Hole in Our Soul: The Loss of Beauty and Meaning in American Popular Music

Martha Bayles, Author Free Press $24.95 (453p) ISBN 978-0-02-901962-7
Bayles, former TV and arts columnist for the Wall Street Journal , takes the title for her book from the old saying, ``If you don't like the blues, you've got a hole in your soul.'' The author of this wide-ranging study of American popular music maintains that the African American tradition--blues, jazz, gospel--is this country's ``distinctive musical idiom . . . truer to civilized values'' than punk, heavy metal, rap and other antisocial impulses descended from the late-19th century European avant-garde trends in art that led to futurism, surrealism, dada and ultimately to music whose aim is to shock. It is a powerful thesis, but Bayles obfuscates her arguments by forcing all types of music and art into such rigid categories as ``introverted modernism'' and ``extroverted modernism.'' She calls the tendency to shock, for example, ``perverse modernism'' and claims that this antiart, together with racial stereotypes, has kept African American music, which should be a humanizing antidote to the brutal and the obscene, out of the mainstream. (Apr.)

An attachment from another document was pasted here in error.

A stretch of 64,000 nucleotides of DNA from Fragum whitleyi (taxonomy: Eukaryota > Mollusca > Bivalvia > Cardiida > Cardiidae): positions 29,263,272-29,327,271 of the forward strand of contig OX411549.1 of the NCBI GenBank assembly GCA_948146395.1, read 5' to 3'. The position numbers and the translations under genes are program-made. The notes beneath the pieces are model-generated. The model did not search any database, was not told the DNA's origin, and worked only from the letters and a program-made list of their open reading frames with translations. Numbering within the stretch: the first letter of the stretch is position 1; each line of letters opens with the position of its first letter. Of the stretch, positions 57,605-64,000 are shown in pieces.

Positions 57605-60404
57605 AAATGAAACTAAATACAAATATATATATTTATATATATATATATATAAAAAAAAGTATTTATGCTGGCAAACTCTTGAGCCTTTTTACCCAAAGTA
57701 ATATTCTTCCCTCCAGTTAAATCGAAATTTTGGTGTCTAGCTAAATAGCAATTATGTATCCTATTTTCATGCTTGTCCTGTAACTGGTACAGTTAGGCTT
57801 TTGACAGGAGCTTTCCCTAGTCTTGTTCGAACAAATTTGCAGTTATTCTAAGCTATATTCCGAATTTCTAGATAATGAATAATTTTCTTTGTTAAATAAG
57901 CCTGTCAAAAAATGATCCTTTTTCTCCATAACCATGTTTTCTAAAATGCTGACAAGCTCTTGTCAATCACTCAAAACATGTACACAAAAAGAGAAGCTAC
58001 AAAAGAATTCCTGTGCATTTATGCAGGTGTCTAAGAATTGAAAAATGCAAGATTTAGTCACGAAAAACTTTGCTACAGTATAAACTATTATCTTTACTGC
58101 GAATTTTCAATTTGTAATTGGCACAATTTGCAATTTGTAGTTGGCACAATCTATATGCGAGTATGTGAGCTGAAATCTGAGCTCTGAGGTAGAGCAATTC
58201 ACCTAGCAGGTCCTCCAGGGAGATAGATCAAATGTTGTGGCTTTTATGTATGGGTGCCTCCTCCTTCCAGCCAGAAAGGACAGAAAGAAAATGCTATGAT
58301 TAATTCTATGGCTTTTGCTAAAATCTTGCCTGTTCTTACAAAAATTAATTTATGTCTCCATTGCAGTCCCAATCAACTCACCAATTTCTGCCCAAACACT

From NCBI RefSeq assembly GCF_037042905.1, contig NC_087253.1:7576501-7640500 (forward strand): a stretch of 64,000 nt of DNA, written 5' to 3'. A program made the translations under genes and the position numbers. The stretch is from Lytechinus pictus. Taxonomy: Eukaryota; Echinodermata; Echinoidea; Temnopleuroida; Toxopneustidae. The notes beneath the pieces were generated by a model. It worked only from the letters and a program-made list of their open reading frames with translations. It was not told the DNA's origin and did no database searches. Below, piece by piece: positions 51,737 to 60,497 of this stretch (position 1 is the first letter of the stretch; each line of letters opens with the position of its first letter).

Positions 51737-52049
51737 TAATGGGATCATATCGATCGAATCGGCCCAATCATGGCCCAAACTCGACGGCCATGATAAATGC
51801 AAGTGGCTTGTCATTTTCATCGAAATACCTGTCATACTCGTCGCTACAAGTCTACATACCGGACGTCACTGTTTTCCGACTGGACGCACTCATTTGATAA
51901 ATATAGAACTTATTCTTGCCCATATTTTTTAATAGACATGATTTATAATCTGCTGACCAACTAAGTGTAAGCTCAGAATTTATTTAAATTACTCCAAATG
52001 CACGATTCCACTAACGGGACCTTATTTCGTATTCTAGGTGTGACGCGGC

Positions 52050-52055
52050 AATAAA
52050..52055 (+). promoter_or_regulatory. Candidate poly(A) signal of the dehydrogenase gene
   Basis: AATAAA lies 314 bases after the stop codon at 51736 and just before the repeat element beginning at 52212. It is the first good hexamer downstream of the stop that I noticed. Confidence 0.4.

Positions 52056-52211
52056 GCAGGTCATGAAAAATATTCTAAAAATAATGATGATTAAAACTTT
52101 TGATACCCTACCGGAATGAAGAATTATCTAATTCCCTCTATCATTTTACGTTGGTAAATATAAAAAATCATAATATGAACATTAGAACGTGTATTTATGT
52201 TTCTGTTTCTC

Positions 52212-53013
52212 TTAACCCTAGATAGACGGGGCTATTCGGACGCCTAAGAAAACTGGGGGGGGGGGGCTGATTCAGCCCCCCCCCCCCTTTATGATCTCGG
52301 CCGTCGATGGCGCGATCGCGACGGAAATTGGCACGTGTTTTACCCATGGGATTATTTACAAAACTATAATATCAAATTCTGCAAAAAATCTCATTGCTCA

Reviewed on: 04/04/1994
Release date: 04/01/1994
Paperback - 461 pages - 978-0-226-03959-6
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